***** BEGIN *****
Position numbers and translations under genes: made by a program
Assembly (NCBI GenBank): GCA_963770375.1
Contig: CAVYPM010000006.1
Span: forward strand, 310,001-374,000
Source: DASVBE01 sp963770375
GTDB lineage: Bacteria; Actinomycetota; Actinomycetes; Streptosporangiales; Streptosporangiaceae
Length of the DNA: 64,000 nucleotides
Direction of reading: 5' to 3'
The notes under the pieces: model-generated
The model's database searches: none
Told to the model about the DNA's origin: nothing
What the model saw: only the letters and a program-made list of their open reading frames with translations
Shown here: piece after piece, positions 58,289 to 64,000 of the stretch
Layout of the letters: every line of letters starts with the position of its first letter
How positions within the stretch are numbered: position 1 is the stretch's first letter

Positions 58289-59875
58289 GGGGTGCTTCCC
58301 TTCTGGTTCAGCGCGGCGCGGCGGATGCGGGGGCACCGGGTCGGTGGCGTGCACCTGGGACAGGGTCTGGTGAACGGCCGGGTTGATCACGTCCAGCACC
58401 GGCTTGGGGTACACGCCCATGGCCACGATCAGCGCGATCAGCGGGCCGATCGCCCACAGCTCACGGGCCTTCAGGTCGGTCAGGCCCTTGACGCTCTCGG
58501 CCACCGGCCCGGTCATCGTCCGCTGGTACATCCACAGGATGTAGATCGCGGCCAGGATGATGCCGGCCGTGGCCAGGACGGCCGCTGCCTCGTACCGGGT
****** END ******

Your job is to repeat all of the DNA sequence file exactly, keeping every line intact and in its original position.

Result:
Position numbers and translations under genes: made by a program
Assembly (NCBI GenBank): GCA_963770375.1
Contig: CAVYPM010000006.1
Span: forward strand, 310,001-374,000
Source: DASVBE01 sp963770375
GTDB lineage: Bacteria; Actinomycetota; Actinomycetes; Streptosporangiales; Streptosporangiaceae
Length of the DNA: 64,000 nucleotides
Direction of reading: 5' to 3'
The notes under the pieces: model-generated
The model's database searches: none
Told to the model about the DNA's origin: nothing
What the model saw: only the letters and a program-made list of their open reading frames with translations
Shown here: piece after piece, positions 58,289 to 64,000 of the stretch
Layout of the letters: every line of letters starts with the position of its first letter
How positions within the stretch are numbered: position 1 is the stretch's first letter

Positions 58289-59875
58289 GGGGTGCTTCCC
58301 TTCTGGTTCAGCGCGGCGCGGCGGATGCGGGGGCACCGGGTCGGTGGCGTGCACCTGGGACAGGGTCTGGTGAACGGCCGGGTTGATCACGTCCAGCACC
58401 GGCTTGGGGTACACGCCCATGGCCACGATCAGCGCGATCAGCGGGCCGATCGCCCACAGCTCACGGGCCTTCAGGTCGGTCAGGCCCTTGACGCTCTCGG
58501 CCACCGGCCCGGTCATCGTCCGCTGGTACATCCACAGGATGTAGATCGCGGCCAGGATGATGCCGGCCGTGGCCAGGACGGCCGCTGCCTCGTACCGGGT